It’s an ongoing question that must be faced in the core design of any blockchain protocol: Who stands to profit the most?
Maximum extractable value, or MEV, is a bit of a behind-the-scenes game — it’s all about finding a way to get the most value out of a protocol’s activity. Participants in the system are constantly looking for angles that will extract the most value — and not necessarily in a manner that benefits the majority of users.
On a recent Bell Curve podcast with Mike Ippolito and Hasu, guest Justin Drake, a researcher at the Ethereum Foundation, argues that the system should prioritize those “closest to Ethereum” — holders and proposers — rather than let value be leeched out by those further on the fringes. He says that a misalignment currently exists, but is confident that — at least in the case of Ethereum — developers can design MEV so that most of it benefits core users rather than those trying to game the system.
Other protocols, such as Solana, attempt to solve the MEV problem through different mechanics, but run into problems of their own. Solana nodes do not have a mempool to be attacked and charge standardized gas fees, for example. But even these solutions don’t prevent arbitrage trading bots from running rampant on the protocol and congesting the network. Solana also fails to escape the problem of sandwich trading, which squeezes the average trader into losing value on trades due to slippage.
Almost all the alternatives that are being promoted are just a matter of choosing different priorities, suggests Bell Curve podcast guest Tarun Chitra, founder and CEO of Gauntlet Networks. “All you’re doing is preferencing a different type of actor in the system,” he said.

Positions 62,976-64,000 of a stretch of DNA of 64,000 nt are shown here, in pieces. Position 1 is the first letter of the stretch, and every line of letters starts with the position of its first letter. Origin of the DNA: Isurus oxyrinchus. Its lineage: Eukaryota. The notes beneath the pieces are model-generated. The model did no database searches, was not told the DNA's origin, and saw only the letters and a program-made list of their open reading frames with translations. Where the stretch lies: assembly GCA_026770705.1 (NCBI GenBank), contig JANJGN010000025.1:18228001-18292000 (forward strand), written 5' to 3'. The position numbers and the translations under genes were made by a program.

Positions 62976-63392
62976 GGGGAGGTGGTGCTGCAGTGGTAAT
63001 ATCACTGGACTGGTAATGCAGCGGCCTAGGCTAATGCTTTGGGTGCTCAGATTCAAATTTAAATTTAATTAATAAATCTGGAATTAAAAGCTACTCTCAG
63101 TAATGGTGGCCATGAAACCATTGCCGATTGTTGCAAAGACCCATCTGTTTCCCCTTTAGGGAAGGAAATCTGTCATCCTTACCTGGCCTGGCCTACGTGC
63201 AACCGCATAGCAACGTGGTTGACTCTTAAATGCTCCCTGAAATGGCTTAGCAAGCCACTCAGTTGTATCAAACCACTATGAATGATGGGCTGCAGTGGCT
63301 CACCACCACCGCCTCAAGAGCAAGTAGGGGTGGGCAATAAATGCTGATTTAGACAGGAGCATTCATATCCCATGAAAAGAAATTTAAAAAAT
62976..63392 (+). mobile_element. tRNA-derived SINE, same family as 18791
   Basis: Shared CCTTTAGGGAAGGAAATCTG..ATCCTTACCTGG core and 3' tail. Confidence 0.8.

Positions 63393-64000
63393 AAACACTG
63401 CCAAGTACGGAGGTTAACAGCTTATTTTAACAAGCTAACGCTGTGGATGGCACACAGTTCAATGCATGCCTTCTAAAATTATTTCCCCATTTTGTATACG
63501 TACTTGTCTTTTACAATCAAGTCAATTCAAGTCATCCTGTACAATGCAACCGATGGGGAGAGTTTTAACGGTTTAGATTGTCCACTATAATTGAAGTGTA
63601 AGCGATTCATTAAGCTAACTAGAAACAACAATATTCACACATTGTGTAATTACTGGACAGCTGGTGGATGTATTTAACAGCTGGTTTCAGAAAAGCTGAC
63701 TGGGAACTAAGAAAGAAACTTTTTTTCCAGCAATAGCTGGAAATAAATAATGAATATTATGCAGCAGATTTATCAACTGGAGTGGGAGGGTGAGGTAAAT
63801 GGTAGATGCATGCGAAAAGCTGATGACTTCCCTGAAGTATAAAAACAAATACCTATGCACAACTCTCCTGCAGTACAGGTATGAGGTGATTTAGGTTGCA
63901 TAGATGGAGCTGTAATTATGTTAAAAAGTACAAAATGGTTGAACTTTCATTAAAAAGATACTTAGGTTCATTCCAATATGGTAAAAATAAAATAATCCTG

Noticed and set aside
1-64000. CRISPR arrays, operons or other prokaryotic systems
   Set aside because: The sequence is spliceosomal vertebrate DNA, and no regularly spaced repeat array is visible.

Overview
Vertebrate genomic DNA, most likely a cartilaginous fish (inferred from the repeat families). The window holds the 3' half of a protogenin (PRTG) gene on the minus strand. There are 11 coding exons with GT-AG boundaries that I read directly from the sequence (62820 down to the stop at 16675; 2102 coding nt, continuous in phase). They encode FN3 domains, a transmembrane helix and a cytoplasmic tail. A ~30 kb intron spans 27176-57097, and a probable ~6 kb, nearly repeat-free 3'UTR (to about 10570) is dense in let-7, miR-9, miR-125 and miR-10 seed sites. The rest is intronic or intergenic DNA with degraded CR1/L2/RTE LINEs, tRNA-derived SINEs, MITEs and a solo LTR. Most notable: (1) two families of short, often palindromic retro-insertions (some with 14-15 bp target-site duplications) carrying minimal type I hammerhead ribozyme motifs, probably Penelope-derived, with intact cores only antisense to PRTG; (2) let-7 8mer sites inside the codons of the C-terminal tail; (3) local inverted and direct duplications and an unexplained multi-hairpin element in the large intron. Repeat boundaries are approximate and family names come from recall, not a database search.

Fair ordering protocols, for example, set preferences for different applications over one another instead of different users. Chitra explains what he believes is the fairest approach to MEV, boiling it down to a straightforward choice: “Do you want to discriminate,” he asks, “at the user level or at the application level? Your particular design choices will inevitably leak down to doing some form of discrimination.”
What matters then, Chitra says, is transparency — designing protocols to ensure that fair allocation is determined in a transparent and trustworthy manner. “If you have that transparency, then you can think about redistribution in a credible way.”
When asked about the topic, Zaki Manian, co-founder of Sommelier protocol, offered his general philosophy for handling MEV effectively: “Mitigate what MEV you can, capture what you can of what remains, and then maximize tools for allocating what’s left at the application layer.”
Encryption-based solutions, Manian says, can go a long way towards eliminating undesirable MEV opportunities. Following this, mechanisms that “capture MEV at the protocol level” and off-chain sequencers can fairly allocate any remaining MEV, “even across different chains or rollups.”
Guest Justin Drake, a researcher at the Ethereum Foundation, asks, “How much of the MEV initially originates from somewhere and can be given back to the originator? Maybe it’s way more than we expect.” The problems of MEV can be fixed, Drake argues, by removing what he calls economic distortions — front-running, sandwich trades, reorganization and so forth — with clever design.
One example is the Flashbots MEV relay. As explained on Ethereum.org, it prevents transaction front-running by allowing searchers to submit transactions without revealing them to the public mempool. Front-running was once the primary cause of a notorious problem with MEV extraction — extreme gas prices — but implementing Flashbots successfully reduced fees.
“These clever designs include inclusion lists, encrypted mempools, enshrined PBS, and a slew of other designs like MEV burn, as well,” Drake says. The issue, then, is not so much a philosophical question of who should profit most, he concludes, it’s about effectively designing protocols with aligned incentives that benefit the system.
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